The only thing scarier than a stroke is having one and not even knowing it.
It's the so-called "silent" stroke -- given the name because it comes and goes with no symptoms.
Not on the outside, anyway.
But in the inside, a silent stroke can tear away at your brain, causing the kind of serious damage that can increase your risk of a not-so-silent stroke down the road.
And since your brain has already suffered stroke-related damage, you'll face a much greater risk of disability afterwards.
A silent stroke can strike anyone, anytime, anywhere -- but the latest research finds one set of people who have a much higher risk than everyone else: The millions of people who suffer from sleep apnea.
As I'm sure you know by now, sleep apnea robs you of your breath as you sleep, sometimes for a minute or more and sometimes for hundreds of times a night.
When you don't breathe, oxygen doesn't make it into your body. It doesn't get to your heart, boosting your risk of heart problems -- and it doesn't get to your brain, which is why it's already a well-known risk factor for strokes.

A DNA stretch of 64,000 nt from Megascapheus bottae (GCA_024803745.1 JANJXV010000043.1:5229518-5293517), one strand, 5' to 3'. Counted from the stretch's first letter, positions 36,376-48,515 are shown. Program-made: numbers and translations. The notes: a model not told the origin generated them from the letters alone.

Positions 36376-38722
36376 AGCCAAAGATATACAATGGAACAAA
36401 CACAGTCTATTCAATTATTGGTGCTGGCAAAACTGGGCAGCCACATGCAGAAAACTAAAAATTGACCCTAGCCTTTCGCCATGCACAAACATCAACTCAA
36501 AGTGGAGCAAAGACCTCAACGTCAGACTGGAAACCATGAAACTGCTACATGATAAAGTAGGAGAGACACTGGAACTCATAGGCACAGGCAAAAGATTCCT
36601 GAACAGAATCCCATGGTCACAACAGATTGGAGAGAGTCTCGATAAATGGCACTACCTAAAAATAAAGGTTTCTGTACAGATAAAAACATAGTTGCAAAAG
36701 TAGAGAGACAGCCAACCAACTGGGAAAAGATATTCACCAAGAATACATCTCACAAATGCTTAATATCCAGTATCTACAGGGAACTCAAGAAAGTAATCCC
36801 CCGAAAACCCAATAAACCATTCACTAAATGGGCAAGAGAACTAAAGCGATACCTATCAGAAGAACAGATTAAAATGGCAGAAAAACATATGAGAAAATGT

In a new look at 56 stroke patients, German researchers found that 51 -- or 91 percent of them -- suffered from sleep apnea, with the apnea patients also more likely to show the kind of white matter damage that indicates they've had a silent stroke.
Apnea patients who had five or more episodes a night had the highest risk of silent stroke -- and when the "real" stroke came, they were also more likely to suffer from disability after being discharged from the hospital.
Strokes -- silent or otherwise -- are notoriously tough to predict. But apnea is a lot easier to figure out: If your spouse has seen you gasping in the night or heard steady snores mixed with utter silence, there's a good chance you have it.
A night in a clinic can confirm it -- but you don't need a sleep lab to start turning it around. In most cases, apnea is linked to obesity -- and if you simply lose the weight, it'll go away on its own.
You'll not only slash your stroke risk and sleep better at night... you'll feel better all day, too.